Call him the 'Father of the nation' or Bapu or Mahatma, Gandhi continues to reign in hearts of millions of people because of his significant contributions towards humanity. October 2nd marks Mahatma Gandhi's birthday when the world remebers him for his noble teachings and persuasive methods of non-violence. His struggles to attain freedom from the shackles of British rule and his dream to see an independent country became true on 15th August, 1947 with the help of his most effective weapon non-violence.
On his 147th birth anniversary, let us reminisce about the great soul and take a look at some of the films made on Bapu's life and principles.
Gandhi (1982): Directed by Richard Attenborough and starring Ben Kingsley as Mahatma Gandhi, the film is based on the memoirs of Gandhiji. The film traces Gandhi’s life from 1893 when he was thrown off a South African train for being in a whites-only compartment, to the epic Satyagraha and concludes with his assassination and funeral in 1948. It features his struggles in non-violent protest campaign , Quit India movement, Non-Cooperation campaign, his occasional imprisonment, Jallianwala Bagh massacre, and Partition of India.
The Making of the Mahatma (1996): Directed by distinguished filmmaker Shyam Benegal, the film explores 21 years of Mahatma Gandhi especially the time spent in South Africa. The movie is based on the book, The Apprenticeship of a Mahatma, by Fatima Meer who has scripted the screenplay for the movie. Actor Rajit Kapur flawlessly portrayed the role as a young Gandhi and also won awards and accolades for the role. The movie received wide critical acclaim and won Rajit Kapur the National Best Actor Award.
Gandhi, My Father (2007): The movie throws light on the troubled relationship between Mahatma Gandhi (played by Darshan Jariwala) and his son Harilal Gandhi (played by Akshay Khanna). Directed by Feroz Abbas Khan, the movie illustrates the growing rift between father-son duo that is beyond repair. The film was produced by Anil Kapoor and won high critical acclaim and was feted with jury awards.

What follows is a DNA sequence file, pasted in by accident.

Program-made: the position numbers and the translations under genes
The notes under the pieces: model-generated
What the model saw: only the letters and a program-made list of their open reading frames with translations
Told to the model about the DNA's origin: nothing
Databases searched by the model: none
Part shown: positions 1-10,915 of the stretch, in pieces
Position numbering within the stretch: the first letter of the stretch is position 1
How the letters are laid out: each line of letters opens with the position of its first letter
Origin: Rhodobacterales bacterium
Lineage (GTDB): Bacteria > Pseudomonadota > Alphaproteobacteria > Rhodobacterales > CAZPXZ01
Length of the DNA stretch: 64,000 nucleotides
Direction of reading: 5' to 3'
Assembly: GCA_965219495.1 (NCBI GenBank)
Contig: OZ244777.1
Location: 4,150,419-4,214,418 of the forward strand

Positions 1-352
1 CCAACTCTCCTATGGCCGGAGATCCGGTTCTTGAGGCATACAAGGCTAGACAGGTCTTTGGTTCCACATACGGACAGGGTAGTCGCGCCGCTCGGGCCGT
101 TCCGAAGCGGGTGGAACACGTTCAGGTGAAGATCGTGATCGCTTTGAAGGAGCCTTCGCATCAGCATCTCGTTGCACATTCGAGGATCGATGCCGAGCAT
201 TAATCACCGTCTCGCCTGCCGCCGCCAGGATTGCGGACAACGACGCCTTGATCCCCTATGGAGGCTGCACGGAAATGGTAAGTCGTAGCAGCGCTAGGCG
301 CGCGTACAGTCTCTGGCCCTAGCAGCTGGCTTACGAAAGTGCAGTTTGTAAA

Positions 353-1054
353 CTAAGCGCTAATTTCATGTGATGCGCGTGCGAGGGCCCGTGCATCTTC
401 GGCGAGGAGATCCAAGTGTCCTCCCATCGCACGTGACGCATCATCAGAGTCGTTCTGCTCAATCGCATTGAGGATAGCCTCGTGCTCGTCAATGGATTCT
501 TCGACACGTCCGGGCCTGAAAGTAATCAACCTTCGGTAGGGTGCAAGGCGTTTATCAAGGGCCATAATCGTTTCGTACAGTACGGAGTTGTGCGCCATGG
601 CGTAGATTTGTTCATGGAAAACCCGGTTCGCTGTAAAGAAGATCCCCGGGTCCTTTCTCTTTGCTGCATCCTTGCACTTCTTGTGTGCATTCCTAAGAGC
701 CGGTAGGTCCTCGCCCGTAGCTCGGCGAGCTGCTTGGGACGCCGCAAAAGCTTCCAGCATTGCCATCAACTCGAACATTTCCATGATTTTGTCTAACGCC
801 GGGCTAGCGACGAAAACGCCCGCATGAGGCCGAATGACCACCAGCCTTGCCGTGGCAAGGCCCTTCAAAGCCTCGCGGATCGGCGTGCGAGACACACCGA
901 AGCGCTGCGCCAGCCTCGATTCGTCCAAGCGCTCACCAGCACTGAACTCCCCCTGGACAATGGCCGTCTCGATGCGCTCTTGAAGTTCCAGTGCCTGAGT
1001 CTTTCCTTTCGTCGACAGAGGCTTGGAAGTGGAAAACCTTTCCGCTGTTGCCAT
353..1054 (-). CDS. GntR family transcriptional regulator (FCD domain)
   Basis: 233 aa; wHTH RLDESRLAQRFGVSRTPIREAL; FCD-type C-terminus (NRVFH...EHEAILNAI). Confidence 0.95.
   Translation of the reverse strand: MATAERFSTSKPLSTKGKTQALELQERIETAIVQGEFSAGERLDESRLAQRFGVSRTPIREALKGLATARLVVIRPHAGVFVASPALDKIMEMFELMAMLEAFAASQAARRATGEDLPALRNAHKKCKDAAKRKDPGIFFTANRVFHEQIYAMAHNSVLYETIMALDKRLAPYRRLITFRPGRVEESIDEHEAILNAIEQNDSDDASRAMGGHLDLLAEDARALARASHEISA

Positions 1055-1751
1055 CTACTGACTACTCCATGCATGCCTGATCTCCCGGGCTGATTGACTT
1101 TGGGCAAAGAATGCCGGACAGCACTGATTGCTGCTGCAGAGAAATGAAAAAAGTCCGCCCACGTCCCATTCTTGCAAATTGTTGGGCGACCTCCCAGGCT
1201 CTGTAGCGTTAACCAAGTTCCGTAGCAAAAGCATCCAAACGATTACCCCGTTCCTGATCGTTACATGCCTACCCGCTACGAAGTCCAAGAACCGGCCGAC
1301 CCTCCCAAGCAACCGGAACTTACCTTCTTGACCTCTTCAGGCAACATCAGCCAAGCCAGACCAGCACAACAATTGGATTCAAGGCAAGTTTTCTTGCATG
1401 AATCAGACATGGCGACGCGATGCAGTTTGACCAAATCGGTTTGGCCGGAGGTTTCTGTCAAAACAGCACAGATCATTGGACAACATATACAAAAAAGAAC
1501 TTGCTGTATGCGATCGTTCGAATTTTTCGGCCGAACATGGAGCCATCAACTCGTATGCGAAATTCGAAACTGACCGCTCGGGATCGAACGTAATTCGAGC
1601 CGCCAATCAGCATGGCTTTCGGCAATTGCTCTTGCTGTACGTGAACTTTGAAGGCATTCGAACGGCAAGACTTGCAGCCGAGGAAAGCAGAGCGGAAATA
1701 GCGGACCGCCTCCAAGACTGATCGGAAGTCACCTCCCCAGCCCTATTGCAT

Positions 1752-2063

Hey Ram (2000): This film mainly focuses on India`s partition and the assassination of Mahatma Gandhi by the Hindu extremist Nathuram Godse. Gandhi is portrayed by Veteran actor Naseeruddin Shah. The writer, director and producer of the film, Kamal Haasan plays the role of Saket Ram, a Hindu fundamentalist who portrays the role of a would-be assassin of Gandhi but later on changes his mind and attempts to beg for forgiveness. Although the film could not do well at the box-office, it garnered positive response outside India. The movie was also India’s official entry to the Oscar’s in the Best Foreign Film category in 2000.
Lage Raho Munna Bhai (2006): This movie is a sequel to Munna Bhai MBBS, which was directed by super hit combo of Rajkumar Hirani and Vidhu Vinod Chopra. The term 'Gandhigiri' got immensely popular through this film. Hirani disseminated Gandhiji’s teachings without making it preachy by making the mass-loving goon Munnabhai (played by Sanjay Dutt) understand the significance and effectiveness of Gandhiji’s non-violent methods even in the present day and age. The film had such a powerful impact on Indian society that it led to various peaceful protests in the name of Gandhigiri in the country as well as abroad.